The lights inside the keep were low as usual, the hallways scarcely lit, the common rooms only drenched in dim light reflecting off the basalt walls. But it was warm, the volcano rthe keep was built into saw to that. Only a few parts extended out of the rock, providing daylight for the rooms inside. The scholars study room was one such room. Five of the brothers in the scholars division were crowded around a table, discussing the plans spread out before them. Their cloaks and hoods were hung on hooks next to tge door, one had left his in his chamber. Leif glanced into the study, the walls made of basalt quaders reflected little light back into the room, seemed to swallow the light. But they gave off the warmth of the sun, heating the room even more. There was a lot of dust in the air, Leif could see in the rays of light shining through the windows. All the parchments, papyrus scrolls and folios, they lost part of themselves to become dust. Better than to turn into mold he thought watching the silent dance of dusty specks in the light. “Brother!” Theobald turned the corner seeing Leif in the door to the study. “Brother Theobald.” he greeted, bowing his head. “Doesn’t it fill you with joy that your plan is set in motion?”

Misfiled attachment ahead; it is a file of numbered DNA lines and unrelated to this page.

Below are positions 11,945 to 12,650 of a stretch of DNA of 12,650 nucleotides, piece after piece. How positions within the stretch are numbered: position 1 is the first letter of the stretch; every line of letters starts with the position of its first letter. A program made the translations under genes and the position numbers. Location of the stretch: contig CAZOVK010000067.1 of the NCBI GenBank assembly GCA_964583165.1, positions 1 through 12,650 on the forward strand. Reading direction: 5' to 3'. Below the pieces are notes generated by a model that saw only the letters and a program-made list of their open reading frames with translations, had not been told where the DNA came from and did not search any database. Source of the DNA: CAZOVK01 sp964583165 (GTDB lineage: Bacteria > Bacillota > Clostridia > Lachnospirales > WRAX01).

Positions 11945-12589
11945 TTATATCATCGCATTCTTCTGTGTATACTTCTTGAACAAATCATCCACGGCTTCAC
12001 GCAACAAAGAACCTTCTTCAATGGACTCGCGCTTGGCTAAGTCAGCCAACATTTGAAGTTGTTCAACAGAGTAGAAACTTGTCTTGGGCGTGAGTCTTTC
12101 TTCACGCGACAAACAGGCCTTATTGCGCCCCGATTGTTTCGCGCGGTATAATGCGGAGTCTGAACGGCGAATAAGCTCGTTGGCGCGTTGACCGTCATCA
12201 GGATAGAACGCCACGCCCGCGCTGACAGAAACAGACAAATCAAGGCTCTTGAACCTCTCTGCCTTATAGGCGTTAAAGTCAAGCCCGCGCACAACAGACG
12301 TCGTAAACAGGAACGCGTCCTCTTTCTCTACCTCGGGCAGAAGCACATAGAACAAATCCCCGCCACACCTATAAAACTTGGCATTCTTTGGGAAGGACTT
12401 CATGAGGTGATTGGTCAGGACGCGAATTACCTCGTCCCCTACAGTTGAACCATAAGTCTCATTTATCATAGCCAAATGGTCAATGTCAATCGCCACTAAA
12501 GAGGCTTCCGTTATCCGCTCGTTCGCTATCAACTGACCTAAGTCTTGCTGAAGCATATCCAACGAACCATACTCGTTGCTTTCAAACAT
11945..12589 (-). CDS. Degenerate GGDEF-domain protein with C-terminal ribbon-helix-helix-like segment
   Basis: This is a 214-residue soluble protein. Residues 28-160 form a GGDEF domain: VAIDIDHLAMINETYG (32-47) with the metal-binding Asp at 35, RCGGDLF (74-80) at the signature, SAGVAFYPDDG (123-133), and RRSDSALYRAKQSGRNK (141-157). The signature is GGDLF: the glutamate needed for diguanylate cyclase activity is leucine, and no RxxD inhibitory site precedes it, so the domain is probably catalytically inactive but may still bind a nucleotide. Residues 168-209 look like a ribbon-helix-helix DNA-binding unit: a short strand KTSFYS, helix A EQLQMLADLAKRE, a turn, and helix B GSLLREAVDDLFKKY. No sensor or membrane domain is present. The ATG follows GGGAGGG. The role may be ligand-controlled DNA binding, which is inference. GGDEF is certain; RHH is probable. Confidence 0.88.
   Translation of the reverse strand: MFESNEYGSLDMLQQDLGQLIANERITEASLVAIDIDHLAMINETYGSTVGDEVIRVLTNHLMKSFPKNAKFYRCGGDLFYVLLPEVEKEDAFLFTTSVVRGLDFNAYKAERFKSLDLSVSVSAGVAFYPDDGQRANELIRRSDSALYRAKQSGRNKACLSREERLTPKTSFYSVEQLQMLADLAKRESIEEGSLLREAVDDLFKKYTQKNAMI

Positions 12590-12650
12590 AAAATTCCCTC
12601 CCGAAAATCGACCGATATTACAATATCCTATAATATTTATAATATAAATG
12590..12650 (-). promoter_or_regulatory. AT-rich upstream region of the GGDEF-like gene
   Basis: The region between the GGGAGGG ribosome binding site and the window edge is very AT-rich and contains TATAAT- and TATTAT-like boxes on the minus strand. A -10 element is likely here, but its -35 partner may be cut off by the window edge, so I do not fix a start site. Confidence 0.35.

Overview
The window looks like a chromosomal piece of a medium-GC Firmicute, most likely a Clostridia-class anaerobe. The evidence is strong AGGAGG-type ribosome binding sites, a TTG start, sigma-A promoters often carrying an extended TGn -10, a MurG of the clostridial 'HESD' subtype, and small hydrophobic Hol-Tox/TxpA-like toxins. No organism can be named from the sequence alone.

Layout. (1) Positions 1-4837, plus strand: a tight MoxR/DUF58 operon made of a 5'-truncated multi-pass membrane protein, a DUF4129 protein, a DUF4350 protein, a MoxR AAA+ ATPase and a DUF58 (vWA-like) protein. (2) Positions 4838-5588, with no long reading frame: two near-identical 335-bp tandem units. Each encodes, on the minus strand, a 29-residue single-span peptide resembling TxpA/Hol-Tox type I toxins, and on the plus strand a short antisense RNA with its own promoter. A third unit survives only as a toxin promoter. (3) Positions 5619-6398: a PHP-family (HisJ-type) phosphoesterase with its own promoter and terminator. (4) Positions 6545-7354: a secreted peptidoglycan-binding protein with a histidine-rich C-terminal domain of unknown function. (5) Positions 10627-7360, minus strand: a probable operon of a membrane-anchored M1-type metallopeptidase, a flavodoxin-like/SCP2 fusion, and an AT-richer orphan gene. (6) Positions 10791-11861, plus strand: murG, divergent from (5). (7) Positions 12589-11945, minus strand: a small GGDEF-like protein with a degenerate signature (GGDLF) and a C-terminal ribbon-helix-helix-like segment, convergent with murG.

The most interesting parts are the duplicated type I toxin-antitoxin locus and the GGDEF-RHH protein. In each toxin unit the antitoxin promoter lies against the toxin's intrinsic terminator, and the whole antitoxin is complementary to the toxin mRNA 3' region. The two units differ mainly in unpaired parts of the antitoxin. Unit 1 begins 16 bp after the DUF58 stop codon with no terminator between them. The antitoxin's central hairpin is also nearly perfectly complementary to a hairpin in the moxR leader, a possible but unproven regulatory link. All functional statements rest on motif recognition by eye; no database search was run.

“It does,” Leif glanced back to the knights around the table. “I just had hoped that it would be me who sets out to sea.” it was hard voicing his anger in such calm words. “I can understand, but you have to understand the decision, a seasoned knight, who knows how to speak with a golden tongue is better suited for this mission of yours.” Leif swallowed anger, enough to still his hunger for the day he thought. “What if the young races made it?” Theobald looked at him in a puzzled manner. “The bane. What if they restored the bane?” Waving away the idea with his left hand Theobald took anoher two steps to the study. “The dragons destroyed the sandtrees, without honey from their nectar, without their roots, the bane can not be restored.”Turning to face the study as well Leif sighed. “There might be other ways, you read the ancient reports, the sandtrees had spread their pollen with the winds that drifted north and towards the sea line between continents.” he shook his head. “What if they did?” Theobalds face was laden with thought when Leif took a look at it. “Maybe the young races did manage to recreate the bane, most like they did not. It is not you who will sail, understood?” disgruntled Leif took a turn and left the.older knight standing in the hallway in front of the study. It was not often that Leif wandered to the dome in the knights keep. Gazing off the railing made him dizzy. Oil lights lit the large structure, showing countless rails, levels and rooms beyond. The numbers of knights the keep could hold was higher than anything he could count, the nunber it held was around nine hundred. “Leave me be Theobald, I’ll be down there, seeing if I can find lost treasure of thought in the depths of our keep.” he glanced over his shoulder to Theobald who had come after him. “If you wish.” the old knight sounded hurt, he had been Leif’s mentor aince he had joined the scholars of the order. Only the sounds his shoes made on the basalt ground as company he descended into he keep. There were guarded doors on every floor, those that lead to the gateway, formed by liquid fiery rock. Each of the guards had a horn, meant to be sounded if trouble arose on the other side of the locked and watched doors. He avoided that side of the dome. Also the lowest floor was to be avoided, a few scrawny old knights stood, or rather sat, watch there.There amongst thousands upon hundreds of thousands of skulls. The wooden medallions on leather strings handlging below their lifeless grins. Their bodys long gone into the fire, their ahses long gone to the soils in the farms. The farthest back one went he more likely it was to find the wood and leather had also turned to dust over he thousands of years. Leif frowned. He had no objection of his skull staying in the dry heat of the orders graveyard, but pointlessness in which his talent was wasted in his eyes made him angry and sad.He took a turn away from curious eyes and paced slowly through living quarters that had been empty for close to two thousand years. Just long enough until watch was changed. The lantern he held was giving off warm orange light, although he had to admit, warmth was the least of their problems. The doors to he sides of the hallways were open, or half open, if they were closed they were not locked and Leif wohld leave them open after entering the rooms behind. A bed, a table, two chairs and a trunk. Standard issue chambers. Ever now and then a large room with several tables and benches, a small common room for the knights around. Most of the furniture would turn to dust if touched, although the dry heat preserved the wood better than a damp cold would. Sometimes he found a trunk still worthy of the name, although he wouldn’t put anything too heavy in it, or sit on it. Mostly he went in the old chambers to read.Like their wooden medallions, which every knight had, many carved their names into the bedposts. Name, date of birth and date when joined, followed by name, date of birth and date when joined. sometimes he thought of moving down there, but it would’ve been too far off. He liked the company. And the thirty or so names in his bedpost, followed by his own, were like friends. The further down one went, the shorter the lists of names, only one level above the cemetery he imagined things were differently. The oldest and most frail of knights guarding the cemetery lived there. As the watch changed he slipped up again, careful as not to be noticed, he knew ways out of the keep without being noticed. Probably every knight knew them. Back in the day when celibacy was not enforced by mandatory becoming a eunuch some of the brothers had found, and made, sneak ways out of the keep. He was glad for these ways.Once outside he took to the woods, he’d wait the two days out, better than to be furher upset by the plans he helped set in motion, and especially the changes made to these plans.Music drifted across the yard of Eric’s farm, the sun was already setting behind the storm clouds, winds gusted across the land in furious manner. Only a few people had set out to Eric’s for the harvest festival, all relatives of some sort. Leif’s maternal cousins and their husbands, their children. An aunt he barely knew, allegedly a widow, but Leif wasn’t sure and he would not stop by to ask. The greater harvest festival would be in the villages great hall below the rock, one woukd not have to fight the elements to reach it, unless of course it was Eric and Thorsten going there.